only describes certain felons (those whose crime is punishable by a term exceeding one year). Again, IANAL, but my understanding is that some felonies are punishable by a term of exactly one year, and persons convicted of such crimes would not be described by 922(g)(1).

Again, IANAL and may be misunderstanding the code.

Glock22Fan
01-26-2011, 11:39 AM
which criminalizes the possession of firearms by certain felons, is constitutional).


It said "certain felons", not ALL felons... What can we make of this, and other cases, now that the 9th joins this holding?


Well, if you are certain they are felons, then firearms possession is criminalized. Makes sense to me :D

Merle
01-26-2011, 11:44 AM
Even if he kept the firearm also to protect himself and his home, he committed a crime because he possessed the firearm in furtherance of drug trafficking.

So are they saying that if a felon (the opinion doesn't indicate that Potter was a felon prior to committing the crime) is possessing a firearm in the home for self defense, and is not otherwise committing a crime, it's possible that they could be protected by the Second Amendment (Heller), maybe because they are currently going about their private life as a law-abiding & responsible citizen?
Erik.

No, I think the portion in bold is to head off the argument that he has a 2A right to possess the gun. E.g. "Even if he did have a 2A right, he was robbing the bank and the gun charge enhances the crime"

However, if he was busted for mere possession of a firearm (especially in the home!) then I believe the 2A question would be applicable.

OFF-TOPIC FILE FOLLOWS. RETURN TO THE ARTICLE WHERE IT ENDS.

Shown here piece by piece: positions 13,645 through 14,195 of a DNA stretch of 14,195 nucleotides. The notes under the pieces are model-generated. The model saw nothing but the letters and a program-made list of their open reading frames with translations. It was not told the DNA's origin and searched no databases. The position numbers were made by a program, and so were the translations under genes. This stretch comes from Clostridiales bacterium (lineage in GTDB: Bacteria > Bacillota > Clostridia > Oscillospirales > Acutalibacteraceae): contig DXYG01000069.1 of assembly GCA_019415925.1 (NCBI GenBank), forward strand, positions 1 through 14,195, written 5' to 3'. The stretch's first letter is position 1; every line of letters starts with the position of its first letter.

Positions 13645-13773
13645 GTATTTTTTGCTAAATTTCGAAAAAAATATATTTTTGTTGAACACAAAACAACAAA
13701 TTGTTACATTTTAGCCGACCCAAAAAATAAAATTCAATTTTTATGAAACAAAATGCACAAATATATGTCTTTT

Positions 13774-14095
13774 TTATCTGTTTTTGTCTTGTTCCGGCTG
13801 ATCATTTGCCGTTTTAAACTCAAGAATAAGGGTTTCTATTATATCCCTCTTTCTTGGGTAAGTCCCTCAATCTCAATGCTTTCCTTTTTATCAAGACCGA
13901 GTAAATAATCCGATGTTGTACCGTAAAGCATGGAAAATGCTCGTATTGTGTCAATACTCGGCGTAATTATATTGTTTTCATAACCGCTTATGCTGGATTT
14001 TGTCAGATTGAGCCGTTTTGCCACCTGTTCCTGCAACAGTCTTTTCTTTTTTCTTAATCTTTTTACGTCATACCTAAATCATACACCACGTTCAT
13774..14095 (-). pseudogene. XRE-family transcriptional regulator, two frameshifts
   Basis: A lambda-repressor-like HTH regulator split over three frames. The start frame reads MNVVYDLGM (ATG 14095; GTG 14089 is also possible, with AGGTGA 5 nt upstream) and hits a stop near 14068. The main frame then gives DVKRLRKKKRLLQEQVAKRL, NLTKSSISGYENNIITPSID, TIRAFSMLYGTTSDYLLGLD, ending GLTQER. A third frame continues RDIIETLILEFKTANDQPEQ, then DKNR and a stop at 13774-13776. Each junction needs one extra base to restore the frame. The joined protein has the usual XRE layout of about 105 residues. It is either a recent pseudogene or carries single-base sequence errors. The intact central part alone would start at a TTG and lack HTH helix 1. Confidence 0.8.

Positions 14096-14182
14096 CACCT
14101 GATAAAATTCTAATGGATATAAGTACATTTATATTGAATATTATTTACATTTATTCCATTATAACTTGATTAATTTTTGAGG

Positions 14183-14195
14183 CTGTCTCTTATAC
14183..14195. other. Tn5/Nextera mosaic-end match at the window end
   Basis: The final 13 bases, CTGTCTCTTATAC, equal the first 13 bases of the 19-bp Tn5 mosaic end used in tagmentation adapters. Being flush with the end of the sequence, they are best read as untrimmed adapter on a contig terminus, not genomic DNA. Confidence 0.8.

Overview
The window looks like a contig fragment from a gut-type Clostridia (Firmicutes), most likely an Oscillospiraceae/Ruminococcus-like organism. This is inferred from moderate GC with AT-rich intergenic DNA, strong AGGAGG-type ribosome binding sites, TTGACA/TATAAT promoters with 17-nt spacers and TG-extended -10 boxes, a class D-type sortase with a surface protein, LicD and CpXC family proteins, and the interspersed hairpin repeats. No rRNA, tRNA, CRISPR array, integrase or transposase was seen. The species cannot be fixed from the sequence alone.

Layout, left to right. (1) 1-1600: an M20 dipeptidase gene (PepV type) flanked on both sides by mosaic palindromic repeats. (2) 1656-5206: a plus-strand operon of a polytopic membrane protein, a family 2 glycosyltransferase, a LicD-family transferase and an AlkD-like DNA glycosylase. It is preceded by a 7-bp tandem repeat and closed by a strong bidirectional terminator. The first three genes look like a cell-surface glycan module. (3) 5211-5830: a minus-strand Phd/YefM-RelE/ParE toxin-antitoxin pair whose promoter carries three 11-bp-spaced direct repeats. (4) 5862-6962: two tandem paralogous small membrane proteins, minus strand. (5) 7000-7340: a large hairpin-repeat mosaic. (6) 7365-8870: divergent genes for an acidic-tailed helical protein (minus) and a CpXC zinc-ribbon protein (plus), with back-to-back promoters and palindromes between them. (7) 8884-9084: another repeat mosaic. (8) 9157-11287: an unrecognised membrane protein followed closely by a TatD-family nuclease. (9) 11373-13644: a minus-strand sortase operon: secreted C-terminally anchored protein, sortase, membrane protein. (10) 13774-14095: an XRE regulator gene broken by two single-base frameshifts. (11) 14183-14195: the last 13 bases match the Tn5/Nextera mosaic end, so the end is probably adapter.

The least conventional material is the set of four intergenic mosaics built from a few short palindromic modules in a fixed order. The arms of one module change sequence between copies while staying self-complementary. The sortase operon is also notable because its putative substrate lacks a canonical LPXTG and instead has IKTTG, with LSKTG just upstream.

Write Winger
01-26-2011, 12:00 PM
I don't know if I'm in the majority on this, bit I'm a firm believer that part of the sentencing for anyone who breaks the law should have a section regarding what rights you lose. I dont believe someone who didn't commit a violent crime should immediately lose their right to self defense. Am I wrong?

Merle
01-26-2011, 12:06 PM
I don't know if I'm in the majority on this, bit I'm a firm believer that part of the sentencing for anyone who breaks the law should have a section regarding what rights you lose. I dont believe someone who didn't commit a violent crime should immediately lose their right to self defense. Am I wrong?

There is nothing to stop the government from passing an ex post facto law (e.g. Lautenberg Amendment) which would cause you to lose additional rights after sentencing (and completing your payment of "debt to society")

Hence, that which you agree to may be changed to restrict your rights after the fact.

J.D.Allen
01-26-2011, 12:08 PM